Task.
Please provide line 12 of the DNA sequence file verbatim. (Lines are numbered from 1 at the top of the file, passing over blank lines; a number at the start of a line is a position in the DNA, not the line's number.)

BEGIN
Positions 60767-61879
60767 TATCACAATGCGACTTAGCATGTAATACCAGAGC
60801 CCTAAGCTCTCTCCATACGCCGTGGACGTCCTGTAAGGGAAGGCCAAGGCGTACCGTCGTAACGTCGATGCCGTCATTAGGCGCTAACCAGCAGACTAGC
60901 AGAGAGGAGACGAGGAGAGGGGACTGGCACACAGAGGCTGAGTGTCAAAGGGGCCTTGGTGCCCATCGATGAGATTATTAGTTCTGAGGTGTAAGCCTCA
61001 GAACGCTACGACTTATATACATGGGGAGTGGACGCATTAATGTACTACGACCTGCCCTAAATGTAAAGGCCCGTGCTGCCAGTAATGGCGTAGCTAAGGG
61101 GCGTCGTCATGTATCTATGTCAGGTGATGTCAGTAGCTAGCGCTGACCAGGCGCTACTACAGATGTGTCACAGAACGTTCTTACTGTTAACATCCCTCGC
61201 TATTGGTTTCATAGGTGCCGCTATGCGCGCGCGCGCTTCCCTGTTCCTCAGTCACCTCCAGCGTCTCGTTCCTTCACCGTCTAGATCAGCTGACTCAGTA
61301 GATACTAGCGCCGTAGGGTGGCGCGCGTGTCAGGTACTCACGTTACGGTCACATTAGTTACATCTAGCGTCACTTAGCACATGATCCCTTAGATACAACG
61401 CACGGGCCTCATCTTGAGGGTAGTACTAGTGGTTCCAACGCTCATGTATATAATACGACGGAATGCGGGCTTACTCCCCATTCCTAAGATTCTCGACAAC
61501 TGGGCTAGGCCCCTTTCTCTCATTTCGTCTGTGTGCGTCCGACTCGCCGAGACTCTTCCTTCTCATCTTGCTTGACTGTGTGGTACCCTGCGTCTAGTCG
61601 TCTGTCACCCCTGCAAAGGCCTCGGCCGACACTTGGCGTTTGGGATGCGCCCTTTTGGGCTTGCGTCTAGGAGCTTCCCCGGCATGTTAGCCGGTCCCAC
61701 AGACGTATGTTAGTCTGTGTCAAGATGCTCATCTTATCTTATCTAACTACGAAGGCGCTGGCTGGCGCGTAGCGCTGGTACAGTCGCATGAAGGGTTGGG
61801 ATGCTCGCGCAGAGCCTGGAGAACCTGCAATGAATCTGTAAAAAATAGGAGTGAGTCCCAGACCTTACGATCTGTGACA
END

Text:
61701 AGACGTATGTTAGTCTGTGTCAAGATGCTCATCTTATCTTATCTAACTACGAAGGCGCTGGCTGGCGCGTAGCGCTGGTACAGTCGCATGAAGGGTTGGG